Doctor Who: All You Need to Know About The Great Intelligence
I can safely assume that all my fellow Whovians have seen "The Bells of St. John" by now, and most of us are all up in a tizzy over the fact that we still know almost nothing about new companion Clara Oswin Oswald and the fact that Steven Moffat killed twice in the damn episode! That's got to be some kind of new record, even for him. Leaving that aside, let's take a moment to look at what will apparently be a major antagonist over the course of the season, The Great Intelligence.
New Whovians may not be overly familiar with this classic villain, and that's perfectly understandable. The character holds the record for the longest time between an appearance in the classic series and the new with 44 years since it was last seen on television. Furthermore, its two previous appearances (not counting "The Snowmen") both come in serials that are no longer complete, making going back to experience the stories much more difficult. Only one episode of either serial survives.
The Great Intelligence is a nemesis of the Second Doctor, whom Matt Smith draws much of his interpretation from. The Doctor first battled the Intelligence in his timeline in Tibet in the 1930s in the serial "The Abominable Snowmen." The Doctor had gone to return an artifact to a monastery he had borrowed it from. His first visit was so long ago in the past that it had become legend, and he arrived with Jamie and Victoria just as Professor Edward Travers came upon the legendary Yeti as part of a scientific expedition.
Though the serial is incomplete, a cracking good novelization by Terrance Dicks is available for next to nothing, and almost makes up for our not being able to experience the adventure as intended. The Doctor manages to drive the possessing power of the Intelligence out of the ancient body of his friend, the spiritual leader Padmasambhava, which the Intelligence had invaded and kept alive to pursue its plans. Those plans involved a robotic army of artificial Yeti to conquer the Earth.
TicketsSat., Mar. 4, 8:00pm
Je'Caryous Johnson's "Married But Single Too"
TicketsFri., Mar. 10, 8:00pm
The Illusionists - Live From Broadway (Touring)
TicketsSat., Mar. 11, 4:00pm
The King and I (Touring)
TicketsTue., Mar. 14, 7:30pm
Brain Candy LIVE: Adam Savage & Michael Stevens
TicketsThu., Mar. 23, 8:00pm
If you do pick up the novelization, you'll quickly notice many similarities between it and "The Snowmen." The Intelligence contains its presence inside transparent houses, possesses powerful men to act undetected, revives the corpses of those men when killed to directly attack The Doctor and uses an artificially created army to wreak havoc.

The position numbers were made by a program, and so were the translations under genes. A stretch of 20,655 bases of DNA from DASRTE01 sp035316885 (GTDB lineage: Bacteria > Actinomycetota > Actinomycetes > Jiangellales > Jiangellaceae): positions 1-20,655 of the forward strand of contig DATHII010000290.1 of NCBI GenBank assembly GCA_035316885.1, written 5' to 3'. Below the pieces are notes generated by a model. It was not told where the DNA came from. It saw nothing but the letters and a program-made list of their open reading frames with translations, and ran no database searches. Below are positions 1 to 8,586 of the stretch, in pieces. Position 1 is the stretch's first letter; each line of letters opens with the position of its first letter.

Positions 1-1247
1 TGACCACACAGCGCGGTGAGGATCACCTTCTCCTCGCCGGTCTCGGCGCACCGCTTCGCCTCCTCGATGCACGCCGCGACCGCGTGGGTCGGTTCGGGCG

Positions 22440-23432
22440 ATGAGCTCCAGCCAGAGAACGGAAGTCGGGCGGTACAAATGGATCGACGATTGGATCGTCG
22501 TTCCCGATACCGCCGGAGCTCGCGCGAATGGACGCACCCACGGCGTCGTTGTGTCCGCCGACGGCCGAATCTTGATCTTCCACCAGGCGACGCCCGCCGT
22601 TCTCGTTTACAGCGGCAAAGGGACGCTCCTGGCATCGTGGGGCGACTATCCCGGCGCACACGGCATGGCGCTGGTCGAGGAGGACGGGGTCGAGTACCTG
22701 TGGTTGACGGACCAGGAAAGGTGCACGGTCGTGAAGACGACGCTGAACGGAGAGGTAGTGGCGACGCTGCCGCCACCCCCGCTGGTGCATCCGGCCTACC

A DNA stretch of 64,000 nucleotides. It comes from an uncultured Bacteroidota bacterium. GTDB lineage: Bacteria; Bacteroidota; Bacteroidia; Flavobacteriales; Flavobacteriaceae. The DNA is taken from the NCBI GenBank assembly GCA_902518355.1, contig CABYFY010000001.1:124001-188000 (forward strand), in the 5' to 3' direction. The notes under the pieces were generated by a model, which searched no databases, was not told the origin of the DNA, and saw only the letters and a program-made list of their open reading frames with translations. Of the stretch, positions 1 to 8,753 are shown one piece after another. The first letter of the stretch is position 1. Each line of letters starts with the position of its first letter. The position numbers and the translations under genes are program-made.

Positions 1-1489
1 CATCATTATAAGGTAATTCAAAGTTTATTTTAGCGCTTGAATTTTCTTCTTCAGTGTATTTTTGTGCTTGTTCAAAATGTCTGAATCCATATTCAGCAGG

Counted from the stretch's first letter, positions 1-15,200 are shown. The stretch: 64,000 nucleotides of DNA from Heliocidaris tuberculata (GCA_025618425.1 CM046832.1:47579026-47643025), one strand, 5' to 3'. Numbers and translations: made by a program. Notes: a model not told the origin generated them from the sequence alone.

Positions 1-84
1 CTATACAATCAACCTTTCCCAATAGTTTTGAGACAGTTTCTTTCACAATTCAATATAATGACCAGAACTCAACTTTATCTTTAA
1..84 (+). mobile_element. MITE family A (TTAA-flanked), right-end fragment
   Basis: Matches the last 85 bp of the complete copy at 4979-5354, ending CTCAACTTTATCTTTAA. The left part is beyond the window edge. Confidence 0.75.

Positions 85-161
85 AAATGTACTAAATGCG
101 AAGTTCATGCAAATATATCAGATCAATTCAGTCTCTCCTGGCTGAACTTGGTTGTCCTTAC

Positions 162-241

Part of this is due to the fact that Steven Moffat likes to reuse lost Second Doctor stories more than he likes killing companions. Having recently read Power of the Daleks, the Second Doctor's first story, I immediately realized that "Victory of the Daleks" was essentially the same story, just set on Earth with Nazis instead of rebels from Vulcan. Even the line "I am your servant" gets recycled.
On the other hand, that's really just the Intelligence's MO. You see, we can get a second opinion on the subject thanks to a connection made in the spin-off novel All-Consuming Fire by Andy Lane. The novel contains a brief speech from the Seventh Doctor (intended to be the Second) that links many of the monsters of the Whoniverse to corresponding deities in the Lovecraft Mythos. In the Intelligence's case, it is identified as Yog-Sothoth.
Brief aside: This means that The Doctor is part of the Wold Newton family, and that is just too awesome for words!
Yog-Sothoth is mentioned in several Lovecraft stories like "Dunwich Horror," in which it impregnates a woman with twins, one normal and one monstrous. It is otherwise invisible, but can manifest itself in glowing orbs and shapes like Dr. Simeon's snowglobe or the pyramids in the Tibetan caves. It's known for its great knowledge, but also for a terrible arrogance, and wields power over several cults that it has seduced through promises of power.
The Doctor later encountered the Intelligence, still stuck on using robo-yetis, in the London Underground ("The Web of Fear"), having given the idea to the Intelligence himself in "The Snowmen." The Intelligence tried to drain the mind of the Time Lord, only to be repelled into space once again. Chronologically, it was the last we heard of the Intelligence until London in 2013, when it attempted a plot using Wi-Fi to harvest and study human minds.
I'm looking forward to the Intelligence as an antagonist. It's so rare that The Doctor has someone that he can match wits and verbal barbs with on a one-on-one basis. The Daleks are played out, the Cybermen remain more of a hive-mind, the Autons have never really taken off in the new series, and the Sontarans and the Silurians have become more allies than opponents.
The Intelligence allows the Doctor to fight words with words as he often did with The Master. Moments like that are so fleeting, such as Anthony Head's underused appearance in "School Reunion" or Toby Jones as the Dream Lord (who I always felt was deliberately patterned after the manipulative and scheming Seventh Doctor). Even more curious, Neil Gaiman intended for House in "The Doctor's Wife" to be the Intelligence. With Gaiman returning this season, will he finally get to use the villain the way he wanted to, as a force behind the Cybermen?
Amid all the speculation on the new companion, we shouldn't overlook the fact that an old adversary is apparently returning in more than just a cameo. The Intelligence will apparently be what Madam Kavorian and the Silence were for Series Six, a great Lovecraftian menace that I hope we all know a little better now.
Get the Theater Newsletter
Get a rundown of upcoming theater events and ticket deals in Houston.